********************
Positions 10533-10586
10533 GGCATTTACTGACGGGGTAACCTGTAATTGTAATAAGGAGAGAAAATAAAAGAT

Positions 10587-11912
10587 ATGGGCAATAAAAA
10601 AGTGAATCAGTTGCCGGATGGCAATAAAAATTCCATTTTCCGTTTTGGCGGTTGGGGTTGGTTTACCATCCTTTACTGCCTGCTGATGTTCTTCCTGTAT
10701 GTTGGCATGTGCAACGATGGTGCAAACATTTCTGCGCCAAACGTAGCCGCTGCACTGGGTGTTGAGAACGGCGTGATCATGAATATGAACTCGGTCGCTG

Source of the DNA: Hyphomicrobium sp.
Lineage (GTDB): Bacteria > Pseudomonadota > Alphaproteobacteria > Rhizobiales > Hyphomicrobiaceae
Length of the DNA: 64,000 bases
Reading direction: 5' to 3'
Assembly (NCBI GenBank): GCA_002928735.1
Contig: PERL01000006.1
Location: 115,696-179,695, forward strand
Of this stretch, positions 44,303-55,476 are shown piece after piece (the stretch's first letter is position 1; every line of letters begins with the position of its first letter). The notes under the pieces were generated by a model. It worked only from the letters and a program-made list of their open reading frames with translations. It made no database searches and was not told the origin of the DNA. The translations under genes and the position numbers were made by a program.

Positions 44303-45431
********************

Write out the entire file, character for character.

Positions 10533-10586
10533 GGCATTTACTGACGGGGTAACCTGTAATTGTAATAAGGAGAGAAAATAAAAGAT

Positions 10587-11912
10587 ATGGGCAATAAAAA
10601 AGTGAATCAGTTGCCGGATGGCAATAAAAATTCCATTTTCCGTTTTGGCGGTTGGGGTTGGTTTACCATCCTTTACTGCCTGCTGATGTTCTTCCTGTAT
10701 GTTGGCATGTGCAACGATGGTGCAAACATTTCTGCGCCAAACGTAGCCGCTGCACTGGGTGTTGAGAACGGCGTGATCATGAATATGAACTCGGTCGCTG

Source of the DNA: Hyphomicrobium sp.
Lineage (GTDB): Bacteria > Pseudomonadota > Alphaproteobacteria > Rhizobiales > Hyphomicrobiaceae
Length of the DNA: 64,000 bases
Reading direction: 5' to 3'
Assembly (NCBI GenBank): GCA_002928735.1
Contig: PERL01000006.1
Location: 115,696-179,695, forward strand
Of this stretch, positions 44,303-55,476 are shown piece after piece (the stretch's first letter is position 1; every line of letters begins with the position of its first letter). The notes under the pieces were generated by a model. It worked only from the letters and a program-made list of their open reading frames with translations. It made no database searches and was not told the origin of the DNA. The translations under genes and the position numbers were made by a program.

Positions 44303-45431